17 Jan 2011

Vatican invites public to contact team investigating Irish clergy crimes, tells envoys they must report new allegations to police

RTE News - Dublin, Ireland November 12, 2010

Vatican asks abuse victims to help probe

The Vatican has invited Catholics and non-Catholics to contact the investigators Pope Benedict XVI has appointed to examine the fallout here from the child abuse scandals.

Confirming that the investigation team will be available to meet victims and their families, a statement from the Holy See Press Office said the visitation aims to verify how effectively the Church here is responding to cases and helping victims of abuse.

The statement said the nine-strong team - established by the Pope in May - will not investigate individual cases of abuse or judge past events.

Rather, the nine 'Visitators' are tasked with identifying how the Holy See might help the church here.

The statement adds that other individuals, whether Catholic or not, may ask to be received by the visiting prelates.

It emphasises that the process will in no way interfere with statutory authorities charged with protecting children.

Nor will it cut across 'Commissions of Investigation', one of which is still to report on some cases of abuse in Dublin as well as on scandals in the diocese of Cloyne.

The statement says individuals may write to any of the nine investigators using the Papal Nuncio's address.

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The Independent - Ireland November 13, 2010

Vatican envoys must report to gardai

By John Cooney | Religion Correspondent

Senior churchmen from outside Ireland investigating clerical child sex abuse in the scandal-ridden Irish church must report to gardai any new allegations of abuse they find, the Vatican said yesterday.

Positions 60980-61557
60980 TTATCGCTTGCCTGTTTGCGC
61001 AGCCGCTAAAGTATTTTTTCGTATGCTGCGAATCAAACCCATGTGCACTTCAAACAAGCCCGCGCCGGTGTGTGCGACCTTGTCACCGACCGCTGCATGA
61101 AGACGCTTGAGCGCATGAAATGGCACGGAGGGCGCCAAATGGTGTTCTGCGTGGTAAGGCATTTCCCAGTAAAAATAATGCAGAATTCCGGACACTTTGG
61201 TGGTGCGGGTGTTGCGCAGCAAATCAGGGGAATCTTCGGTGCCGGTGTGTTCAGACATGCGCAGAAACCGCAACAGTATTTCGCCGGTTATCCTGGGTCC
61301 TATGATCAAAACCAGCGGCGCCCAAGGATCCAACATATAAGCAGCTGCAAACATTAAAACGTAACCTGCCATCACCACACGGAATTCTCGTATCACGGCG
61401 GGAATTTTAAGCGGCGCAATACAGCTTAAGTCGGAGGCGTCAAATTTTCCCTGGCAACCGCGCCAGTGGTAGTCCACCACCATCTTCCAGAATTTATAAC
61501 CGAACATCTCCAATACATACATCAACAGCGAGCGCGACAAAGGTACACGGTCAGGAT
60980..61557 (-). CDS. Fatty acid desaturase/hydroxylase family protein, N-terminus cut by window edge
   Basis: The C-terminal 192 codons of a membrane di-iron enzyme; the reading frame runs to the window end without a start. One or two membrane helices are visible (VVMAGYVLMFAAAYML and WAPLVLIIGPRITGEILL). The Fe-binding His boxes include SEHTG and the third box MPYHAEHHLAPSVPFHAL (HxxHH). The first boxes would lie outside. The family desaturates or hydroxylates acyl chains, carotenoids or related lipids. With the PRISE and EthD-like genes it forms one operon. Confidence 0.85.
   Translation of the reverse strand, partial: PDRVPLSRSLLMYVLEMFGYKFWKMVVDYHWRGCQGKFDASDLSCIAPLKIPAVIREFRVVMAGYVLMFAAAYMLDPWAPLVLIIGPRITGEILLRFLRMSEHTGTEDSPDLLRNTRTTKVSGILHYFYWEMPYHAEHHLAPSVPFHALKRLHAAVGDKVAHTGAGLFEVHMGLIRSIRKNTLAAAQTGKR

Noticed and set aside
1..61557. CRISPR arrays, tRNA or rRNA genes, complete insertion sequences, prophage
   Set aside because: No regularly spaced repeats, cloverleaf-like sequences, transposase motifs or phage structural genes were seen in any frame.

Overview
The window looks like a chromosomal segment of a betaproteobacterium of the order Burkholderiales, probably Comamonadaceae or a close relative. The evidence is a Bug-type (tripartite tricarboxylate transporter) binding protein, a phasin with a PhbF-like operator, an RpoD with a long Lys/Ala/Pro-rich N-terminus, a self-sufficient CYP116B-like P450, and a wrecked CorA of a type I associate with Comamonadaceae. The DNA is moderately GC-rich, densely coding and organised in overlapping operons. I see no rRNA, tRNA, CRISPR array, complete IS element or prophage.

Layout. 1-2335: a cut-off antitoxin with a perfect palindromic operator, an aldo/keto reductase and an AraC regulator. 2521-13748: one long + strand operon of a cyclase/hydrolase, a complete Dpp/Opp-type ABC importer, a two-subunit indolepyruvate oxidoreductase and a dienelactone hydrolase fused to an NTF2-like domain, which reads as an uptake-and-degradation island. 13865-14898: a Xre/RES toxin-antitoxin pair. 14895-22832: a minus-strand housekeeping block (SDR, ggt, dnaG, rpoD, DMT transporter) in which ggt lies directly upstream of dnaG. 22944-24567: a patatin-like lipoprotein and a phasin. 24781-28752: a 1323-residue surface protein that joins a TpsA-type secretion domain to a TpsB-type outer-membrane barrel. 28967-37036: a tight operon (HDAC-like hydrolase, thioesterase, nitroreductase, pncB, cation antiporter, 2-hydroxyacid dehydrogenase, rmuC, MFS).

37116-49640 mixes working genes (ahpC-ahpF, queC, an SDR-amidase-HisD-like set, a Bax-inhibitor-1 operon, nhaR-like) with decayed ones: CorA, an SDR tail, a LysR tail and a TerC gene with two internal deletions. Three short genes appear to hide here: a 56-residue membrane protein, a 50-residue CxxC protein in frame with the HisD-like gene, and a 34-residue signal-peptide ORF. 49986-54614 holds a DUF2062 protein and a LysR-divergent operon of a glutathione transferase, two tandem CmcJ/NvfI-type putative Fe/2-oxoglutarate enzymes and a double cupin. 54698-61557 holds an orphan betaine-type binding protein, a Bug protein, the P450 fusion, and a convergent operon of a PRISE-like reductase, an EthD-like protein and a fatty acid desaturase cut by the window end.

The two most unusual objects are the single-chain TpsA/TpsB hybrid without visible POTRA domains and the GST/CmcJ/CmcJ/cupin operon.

A statement announced that the unprecedented investigation started last Thursday and is expected to submit its findings to Pope Benedict XVI by Easter 2011.

The investigation, know as an apostolic visitation, is to identify "explicit problems which may require some assistance by the Holy See", a reference to canon (church) law issues.

The probe was announced by the Pope in his letter to the Catholics of Ireland last March in response to the catalogue of abuse in the Murphy and Ryan reports. Its starting point accepts the Murphy and Ryan findings that the pervasive scale of abuse had gone on in the Irish church for decades within a "culture of secrecy".

The papal taskforce will probe four Irish archdioceses, seminaries and religious orders. It will not deal with new allegations, which, should they arise, must be reported to civil and local church authorities, and it is not to interfere with the authority of local bishops.

Papal investigators will meet victims and their families who wish to tell them their experiences of how they have been "deeply wounded by abuse". Yesterday, Vatican officials said anyone wanting to meet the taskforce could request an appointment through Archbishop Guissepe Leanza, the Papal Nuncio in Dublin.

Guidelines established in 2009 by Irish church leaders to prevent further abuse of children in Catholic schools will also be monitored by the special envoys to check they are being applied effectively.

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